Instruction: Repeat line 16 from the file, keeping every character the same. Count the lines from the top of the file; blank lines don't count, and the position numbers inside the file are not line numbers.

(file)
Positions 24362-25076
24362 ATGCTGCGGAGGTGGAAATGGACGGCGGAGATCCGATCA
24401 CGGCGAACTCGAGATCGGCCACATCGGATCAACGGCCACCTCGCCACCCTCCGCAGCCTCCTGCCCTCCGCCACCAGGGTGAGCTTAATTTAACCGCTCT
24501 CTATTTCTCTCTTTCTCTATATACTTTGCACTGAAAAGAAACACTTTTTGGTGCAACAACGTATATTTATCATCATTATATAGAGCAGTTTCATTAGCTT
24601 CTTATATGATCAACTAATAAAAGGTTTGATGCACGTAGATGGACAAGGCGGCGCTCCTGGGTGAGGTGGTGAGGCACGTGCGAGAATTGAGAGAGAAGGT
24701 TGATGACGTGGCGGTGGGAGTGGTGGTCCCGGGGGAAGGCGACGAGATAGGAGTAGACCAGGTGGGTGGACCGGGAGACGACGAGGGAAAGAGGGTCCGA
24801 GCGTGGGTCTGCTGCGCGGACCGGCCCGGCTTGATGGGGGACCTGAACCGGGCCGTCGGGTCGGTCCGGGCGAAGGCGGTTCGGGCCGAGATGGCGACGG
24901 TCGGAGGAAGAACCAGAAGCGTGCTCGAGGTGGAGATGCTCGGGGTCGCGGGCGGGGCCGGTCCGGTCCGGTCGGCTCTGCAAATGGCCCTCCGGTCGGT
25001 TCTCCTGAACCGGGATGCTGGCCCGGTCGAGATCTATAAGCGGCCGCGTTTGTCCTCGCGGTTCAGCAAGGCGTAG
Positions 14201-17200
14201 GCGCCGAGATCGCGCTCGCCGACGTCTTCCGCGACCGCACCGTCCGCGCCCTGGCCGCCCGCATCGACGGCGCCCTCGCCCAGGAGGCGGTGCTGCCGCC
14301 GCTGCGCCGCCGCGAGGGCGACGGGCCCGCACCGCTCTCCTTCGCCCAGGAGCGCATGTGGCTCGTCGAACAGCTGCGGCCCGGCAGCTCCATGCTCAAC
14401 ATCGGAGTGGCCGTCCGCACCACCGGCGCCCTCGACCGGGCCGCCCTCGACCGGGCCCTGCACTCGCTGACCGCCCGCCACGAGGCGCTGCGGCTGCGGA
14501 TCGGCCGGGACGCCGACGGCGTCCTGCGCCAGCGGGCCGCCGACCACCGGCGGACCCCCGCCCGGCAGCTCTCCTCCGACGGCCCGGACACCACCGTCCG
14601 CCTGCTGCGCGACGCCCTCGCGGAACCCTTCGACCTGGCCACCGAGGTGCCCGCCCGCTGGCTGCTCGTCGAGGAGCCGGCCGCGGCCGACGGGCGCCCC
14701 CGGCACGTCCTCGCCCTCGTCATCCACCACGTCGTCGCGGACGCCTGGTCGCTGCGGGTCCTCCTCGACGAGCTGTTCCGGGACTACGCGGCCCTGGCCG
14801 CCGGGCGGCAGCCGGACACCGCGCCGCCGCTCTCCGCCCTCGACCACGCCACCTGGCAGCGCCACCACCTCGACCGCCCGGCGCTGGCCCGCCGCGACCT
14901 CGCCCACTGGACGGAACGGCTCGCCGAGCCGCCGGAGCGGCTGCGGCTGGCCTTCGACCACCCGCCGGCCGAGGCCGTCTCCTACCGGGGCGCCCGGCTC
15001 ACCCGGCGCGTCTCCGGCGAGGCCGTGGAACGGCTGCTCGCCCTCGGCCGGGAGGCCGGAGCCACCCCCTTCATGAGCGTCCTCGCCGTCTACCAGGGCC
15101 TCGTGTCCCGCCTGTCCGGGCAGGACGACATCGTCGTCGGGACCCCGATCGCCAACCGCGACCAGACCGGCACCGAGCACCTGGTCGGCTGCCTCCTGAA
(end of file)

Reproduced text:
14701 CGGCACGTCCTCGCCCTCGTCATCCACCACGTCGTCGCGGACGCCTGGTCGCTGCGGGTCCTCCTCGACGAGCTGTTCCGGGACTACGCGGCCCTGGCCG